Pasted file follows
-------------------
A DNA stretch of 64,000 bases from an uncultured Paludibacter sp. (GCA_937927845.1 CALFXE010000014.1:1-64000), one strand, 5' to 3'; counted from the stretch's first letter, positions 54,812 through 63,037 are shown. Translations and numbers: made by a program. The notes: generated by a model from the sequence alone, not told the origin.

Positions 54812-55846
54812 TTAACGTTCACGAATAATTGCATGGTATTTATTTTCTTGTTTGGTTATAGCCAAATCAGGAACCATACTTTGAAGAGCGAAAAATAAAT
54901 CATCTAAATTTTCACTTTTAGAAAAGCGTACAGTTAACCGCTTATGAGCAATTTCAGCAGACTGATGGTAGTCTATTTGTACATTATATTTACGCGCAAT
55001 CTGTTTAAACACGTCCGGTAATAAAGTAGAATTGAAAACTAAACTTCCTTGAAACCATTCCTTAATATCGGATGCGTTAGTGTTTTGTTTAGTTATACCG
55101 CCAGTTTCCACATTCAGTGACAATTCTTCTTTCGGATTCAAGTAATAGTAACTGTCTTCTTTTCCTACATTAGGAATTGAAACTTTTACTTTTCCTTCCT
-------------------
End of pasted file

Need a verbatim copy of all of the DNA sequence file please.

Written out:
A DNA stretch of 64,000 bases from an uncultured Paludibacter sp. (GCA_937927845.1 CALFXE010000014.1:1-64000), one strand, 5' to 3'; counted from the stretch's first letter, positions 54,812 through 63,037 are shown. Translations and numbers: made by a program. The notes: generated by a model from the sequence alone, not told the origin.

Positions 54812-55846
54812 TTAACGTTCACGAATAATTGCATGGTATTTATTTTCTTGTTTGGTTATAGCCAAATCAGGAACCATACTTTGAAGAGCGAAAAATAAAT
54901 CATCTAAATTTTCACTTTTAGAAAAGCGTACAGTTAACCGCTTATGAGCAATTTCAGCAGACTGATGGTAGTCTATTTGTACATTATATTTACGCGCAAT
55001 CTGTTTAAACACGTCCGGTAATAAAGTAGAATTGAAAACTAAACTTCCTTGAAACCATTCCTTAATATCGGATGCGTTAGTGTTTTGTTTAGTTATACCG
55101 CCAGTTTCCACATTCAGTGACAATTCTTCTTTCGGATTCAAGTAATAGTAACTGTCTTCTTTTCCTACATTAGGAATTGAAACTTTTACTTTTCCTTCCT